- That in general the Children and Young Persons who work in these mines have sufficient food, and when above ground, decent and comfortable clothing their usually high rare of wages securing to them these advantages; but in many cases, particularly in some parts of Yorkshire, in Derbyshire, in South Gloucestershire, and very generally in the East of Scotland, the food is poor in quality; the Children themselves say that they have not enough to eat; and the Sub-Commissioners describe them as covered in rags, and state that the common excuse they make for confining themselves to their homes on the Sundays, instead of taking recreation in the fresh air, or attending a place of worship, is that they have no clothes to go in; so that in these cases, notwithstanding the intense labour performed by these Children, they do no procure even sufficient food and raiment: in general however; the Children who are in this unhappy case are the Children of idle- and dissolute parents, who spend the hard –earned wages of their offspring at the public-house.
- That the employment in these mines commonly produces in the first instance an extraordinary degree of muscular strength; this preternatural development and strength being acquired at the expense of the other organs, as is shown by the general stunted growth of the body.
- That partly by the severity of the labour and the long hours of work, and partly through the unhealthy state of the place of work, this employment, as at present carried on in all the districts, deteriorates the physical constitution; in the thin-seam mines, more especially, the limbs become crippled and the body distorted; and in general the muscular powers give way, and the workpeople are incapable of following their occupation, at an earlier period of life than is common in other branches of industry.
- That by the same causes the seeds of painful and mortal diseases are very often sown in childhood and youth; these, slowly but steadily developing themselves, assume a formidable character between the age of thirty and forty; and each generation of this class of the population is commonly extinct soon after fifty.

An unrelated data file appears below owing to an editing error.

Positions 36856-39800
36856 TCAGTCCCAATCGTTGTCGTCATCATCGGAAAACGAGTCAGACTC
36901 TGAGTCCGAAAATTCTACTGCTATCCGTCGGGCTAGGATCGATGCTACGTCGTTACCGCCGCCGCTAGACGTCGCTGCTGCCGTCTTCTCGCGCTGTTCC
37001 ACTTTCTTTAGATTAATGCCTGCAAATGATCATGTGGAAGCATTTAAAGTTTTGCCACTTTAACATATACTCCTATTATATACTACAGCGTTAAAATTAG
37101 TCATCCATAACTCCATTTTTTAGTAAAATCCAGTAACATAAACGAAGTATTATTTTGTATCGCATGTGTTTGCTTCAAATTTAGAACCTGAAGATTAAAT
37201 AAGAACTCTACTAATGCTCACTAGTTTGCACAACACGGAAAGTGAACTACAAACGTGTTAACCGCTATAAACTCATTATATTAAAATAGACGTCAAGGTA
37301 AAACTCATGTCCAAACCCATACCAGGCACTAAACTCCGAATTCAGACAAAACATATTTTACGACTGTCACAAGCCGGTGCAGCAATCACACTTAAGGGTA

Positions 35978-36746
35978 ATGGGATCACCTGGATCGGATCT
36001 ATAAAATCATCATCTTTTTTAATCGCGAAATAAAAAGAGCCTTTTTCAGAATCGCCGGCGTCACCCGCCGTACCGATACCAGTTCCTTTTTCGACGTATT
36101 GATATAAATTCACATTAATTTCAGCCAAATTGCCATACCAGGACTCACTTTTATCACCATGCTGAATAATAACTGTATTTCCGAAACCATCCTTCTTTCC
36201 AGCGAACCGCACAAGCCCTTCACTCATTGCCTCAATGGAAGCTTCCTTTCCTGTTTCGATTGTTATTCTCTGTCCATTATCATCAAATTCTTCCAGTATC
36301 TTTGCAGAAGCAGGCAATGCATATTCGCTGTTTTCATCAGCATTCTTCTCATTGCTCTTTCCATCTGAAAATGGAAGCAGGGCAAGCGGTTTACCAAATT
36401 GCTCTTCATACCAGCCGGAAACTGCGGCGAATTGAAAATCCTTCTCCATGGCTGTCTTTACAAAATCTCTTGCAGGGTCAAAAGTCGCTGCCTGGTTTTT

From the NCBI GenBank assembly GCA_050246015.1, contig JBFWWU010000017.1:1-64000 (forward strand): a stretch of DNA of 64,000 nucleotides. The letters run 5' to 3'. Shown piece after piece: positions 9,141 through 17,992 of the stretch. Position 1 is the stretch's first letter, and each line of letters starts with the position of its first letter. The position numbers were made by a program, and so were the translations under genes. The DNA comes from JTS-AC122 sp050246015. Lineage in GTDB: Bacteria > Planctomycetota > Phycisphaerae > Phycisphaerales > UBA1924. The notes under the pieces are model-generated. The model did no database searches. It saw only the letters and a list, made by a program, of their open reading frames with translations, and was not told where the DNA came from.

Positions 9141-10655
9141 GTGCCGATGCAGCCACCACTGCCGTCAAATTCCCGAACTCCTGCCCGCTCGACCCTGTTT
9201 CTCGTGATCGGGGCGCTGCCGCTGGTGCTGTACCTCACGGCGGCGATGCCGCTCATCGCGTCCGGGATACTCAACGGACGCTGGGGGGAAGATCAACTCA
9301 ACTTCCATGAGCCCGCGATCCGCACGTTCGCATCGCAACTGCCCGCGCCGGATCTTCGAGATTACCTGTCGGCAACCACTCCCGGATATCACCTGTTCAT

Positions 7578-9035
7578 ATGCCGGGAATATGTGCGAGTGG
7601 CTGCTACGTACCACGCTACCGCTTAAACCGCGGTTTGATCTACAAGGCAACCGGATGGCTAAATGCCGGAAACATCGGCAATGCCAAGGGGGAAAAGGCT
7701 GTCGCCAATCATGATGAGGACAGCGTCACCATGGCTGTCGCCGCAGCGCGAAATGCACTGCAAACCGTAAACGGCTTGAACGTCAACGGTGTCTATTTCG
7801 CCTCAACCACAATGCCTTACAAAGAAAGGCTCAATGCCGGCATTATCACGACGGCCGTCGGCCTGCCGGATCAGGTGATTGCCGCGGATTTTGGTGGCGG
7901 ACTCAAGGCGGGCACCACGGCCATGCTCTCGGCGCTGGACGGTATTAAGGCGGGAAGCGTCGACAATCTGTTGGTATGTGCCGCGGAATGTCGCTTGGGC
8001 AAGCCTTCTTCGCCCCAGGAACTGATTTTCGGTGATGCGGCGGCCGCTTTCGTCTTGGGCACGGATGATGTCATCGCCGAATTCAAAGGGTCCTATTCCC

When we consider the extent of this branch of industry, the vast amount of capital embarked in it, and the intimate connection in which it stands with almost all other great branches of trade and manufacture, as a main source of our national wealth and greatness, it is satisfactory to have established, by indubitable evidence, the two following conclusions:-
- That the coal mine, when properly ventilated and drained, and when both the main and the side passages are of tolerable height, it not only unhealthy, but the temperature being moderate and very uniform, it is, considered as a place of work, more salubrious and even agreeable that that in which many kinds of labour are carried on above ground.
- That the labour in which Children and Young Persons are chiefly employed in coal mines, namely, in pushing the loaded carriages of coals from the workings to the mainways or to the foot of the shaft, so far from being in itself an unhealthy employment, is a description of exercise which, while it greatly develops the muscles of the arms, shoulders, chest, back, and legs, without confining any part of the body in an unnatural and constrained posture, might, but for the abuse of it, afford an equally healthful excitement to all the other organs; the physical injuries produced by it, as it is at present carried on independently of those which are caused by imperfect ventilation and drainage, being chiefly attributable to the early age at which it commences, and to the length of time during which it is continued.
There is, however, one case of peculiar difficulty, viz., that in which all the subterranean roadways, and especially the side passages, are below a certain height, by the Evidence collected under this Commission, it is proved that there are coal mines at present in work in which these passages are so small, that even the youngest Children cannot move along them without crawling on their hands and feet, in which unnatural and constrained posture they drag the loaded carriages after them; and yet, as it is impossible, by any outlay compatible with a profitable return, to render such coal mines, happily not numerous nor of great extent, fit for human beings to work in, they never will be placed in such a condition, and consequently they never can be worked without inflicting great and irreparable injury on the health of the Children.
[The follow conclusions in regard to Ironstone mines, blast furnaces, underground labour in tin, copper lead, and zinc mines, etc.]
THOS TOOKE, T.SOUTHWOOD SMITH, LEONARD HORNER, ROBERT J. SAUNDERS.
Children’s Employment Commission (Mines) 1842, vol XV, pp. 225-259.